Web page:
I believe climate change is due to a combination of factors, including natural cycles, sun spots, and human activity. But scientists still don’t know for certain how much each of these factors contributes to the overall climate change that the Earth is experiencing. It is the role of the Science Committee to create a forum for discussion so Congress and the American people can hear from experts and draw reasoned conclusions. During this process, we should focus on the facts rather than on a partisan agenda.

Smith has blasted the media as “lap dogs” for not devoting enough airtime to climate deniers and implored networks to not “hide the facts.” Unsurprisingly, he has taken $500,000 from oil and gas over his political career and $10,000 from Koch industries last year.

GOP members of the committee “keep science at farthest arm’s length” with its long list of climate deniers. “All that stuff I was taught about evolution and embryology and Big Bang theory, all that is lies straight from the pit of hell,” House Science Subcommittee Chair Paul Broun (R-GA) said. But the list also includes former Chair Ralph Hall (R-TX), Vice Chairman Dana Rohrabacher (R-CA), and subcommittee chairs Cynthia Lummis (R-WY) and Larry Bucshon (R-IN).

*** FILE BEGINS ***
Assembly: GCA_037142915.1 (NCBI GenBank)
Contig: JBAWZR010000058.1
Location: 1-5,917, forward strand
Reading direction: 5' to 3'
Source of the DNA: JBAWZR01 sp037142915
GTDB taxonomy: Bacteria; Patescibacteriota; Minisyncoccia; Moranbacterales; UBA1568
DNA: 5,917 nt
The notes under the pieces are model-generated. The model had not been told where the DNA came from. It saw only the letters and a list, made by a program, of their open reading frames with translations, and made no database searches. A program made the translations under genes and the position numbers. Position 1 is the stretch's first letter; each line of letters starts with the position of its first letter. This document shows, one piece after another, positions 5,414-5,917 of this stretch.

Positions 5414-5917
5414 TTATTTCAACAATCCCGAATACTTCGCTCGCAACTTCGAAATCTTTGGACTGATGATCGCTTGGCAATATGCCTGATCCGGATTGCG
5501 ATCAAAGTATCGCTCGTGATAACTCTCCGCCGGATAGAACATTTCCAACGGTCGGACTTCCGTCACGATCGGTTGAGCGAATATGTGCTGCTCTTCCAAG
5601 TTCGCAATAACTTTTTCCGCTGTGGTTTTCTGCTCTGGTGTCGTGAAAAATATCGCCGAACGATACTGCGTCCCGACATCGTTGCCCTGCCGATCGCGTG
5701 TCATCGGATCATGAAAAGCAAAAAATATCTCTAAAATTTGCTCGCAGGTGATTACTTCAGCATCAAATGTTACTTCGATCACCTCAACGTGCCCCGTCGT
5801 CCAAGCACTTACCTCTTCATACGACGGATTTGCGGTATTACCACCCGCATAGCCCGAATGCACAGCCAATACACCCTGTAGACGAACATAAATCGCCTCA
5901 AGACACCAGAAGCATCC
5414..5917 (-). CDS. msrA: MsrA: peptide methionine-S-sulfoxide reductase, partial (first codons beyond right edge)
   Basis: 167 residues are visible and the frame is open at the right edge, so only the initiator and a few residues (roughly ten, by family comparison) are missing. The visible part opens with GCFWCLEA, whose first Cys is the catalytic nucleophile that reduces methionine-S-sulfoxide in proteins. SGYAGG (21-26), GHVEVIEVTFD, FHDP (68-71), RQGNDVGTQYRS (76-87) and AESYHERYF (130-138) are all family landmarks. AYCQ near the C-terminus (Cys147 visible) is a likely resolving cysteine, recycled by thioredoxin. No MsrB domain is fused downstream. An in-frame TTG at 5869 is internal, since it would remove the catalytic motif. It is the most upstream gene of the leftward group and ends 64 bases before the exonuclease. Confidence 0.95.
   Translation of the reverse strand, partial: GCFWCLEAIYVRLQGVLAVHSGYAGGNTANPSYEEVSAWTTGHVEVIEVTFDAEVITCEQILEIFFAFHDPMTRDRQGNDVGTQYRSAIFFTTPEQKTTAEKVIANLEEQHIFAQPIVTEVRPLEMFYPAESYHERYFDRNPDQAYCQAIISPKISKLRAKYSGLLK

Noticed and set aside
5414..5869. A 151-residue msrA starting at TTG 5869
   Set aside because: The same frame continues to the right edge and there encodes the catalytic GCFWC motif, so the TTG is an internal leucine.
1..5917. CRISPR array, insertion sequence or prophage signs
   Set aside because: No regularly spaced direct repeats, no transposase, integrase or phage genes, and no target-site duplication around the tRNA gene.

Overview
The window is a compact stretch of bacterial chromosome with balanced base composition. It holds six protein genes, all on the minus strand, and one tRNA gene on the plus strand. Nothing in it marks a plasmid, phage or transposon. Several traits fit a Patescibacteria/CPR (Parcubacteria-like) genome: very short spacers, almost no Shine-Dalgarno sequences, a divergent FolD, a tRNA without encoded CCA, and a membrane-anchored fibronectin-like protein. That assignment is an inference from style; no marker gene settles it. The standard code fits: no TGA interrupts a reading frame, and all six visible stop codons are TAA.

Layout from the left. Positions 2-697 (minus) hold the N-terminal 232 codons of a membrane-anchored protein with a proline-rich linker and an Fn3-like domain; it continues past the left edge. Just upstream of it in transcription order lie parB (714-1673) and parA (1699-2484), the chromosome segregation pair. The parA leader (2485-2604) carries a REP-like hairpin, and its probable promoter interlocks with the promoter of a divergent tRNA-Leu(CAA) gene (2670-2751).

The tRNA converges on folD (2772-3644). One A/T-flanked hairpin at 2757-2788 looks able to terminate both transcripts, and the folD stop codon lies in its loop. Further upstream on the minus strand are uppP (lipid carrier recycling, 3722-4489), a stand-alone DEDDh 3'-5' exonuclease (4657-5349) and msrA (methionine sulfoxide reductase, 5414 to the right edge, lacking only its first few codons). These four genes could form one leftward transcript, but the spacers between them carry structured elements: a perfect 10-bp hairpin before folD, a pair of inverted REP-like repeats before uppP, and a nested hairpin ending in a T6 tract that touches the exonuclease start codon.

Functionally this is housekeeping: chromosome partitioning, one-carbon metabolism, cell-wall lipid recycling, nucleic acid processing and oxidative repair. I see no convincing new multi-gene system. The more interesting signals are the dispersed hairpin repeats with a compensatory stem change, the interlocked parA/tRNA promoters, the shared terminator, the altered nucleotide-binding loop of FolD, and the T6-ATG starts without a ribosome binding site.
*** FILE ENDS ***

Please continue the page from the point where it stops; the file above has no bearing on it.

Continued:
If climate-denying Republicans want the facts and not “a partisan agenda,” they can just read the new draft National Climate Assessment, which dives into the consequences of a hotter, drier, disaster-prone climate.

TEDTalks: How common threats can make common (political) ground


Another entry from TEDTalk all-star, Jonathan Haidt, who I’ve featured here before.  His work on the social science of morality and the connections to the political fascinate me, and his analysis of our leaders’ inability to cooperate on the disasters facing us offer clear logic for them, and perhaps possible solutions:

If an asteroid were headed for Earth, we’d all band together and figure out how to stop it, just like in the movies, right? And yet, when faced with major, data-supported, end-of-the-world problems in real life, too often we retreat into partisan shouting and stalemate. Jonathan Haidt shows us a few of the very real asteroids headed our way — some pet causes of the left wing, some of the right — and suggests how both wings could work together productively to benefit humanity as a whole.

Jonathan Haidt studies how — and why — we evolved to be moral. By understanding more about our moral roots, his hope is that we can learn to be civil and open-minded.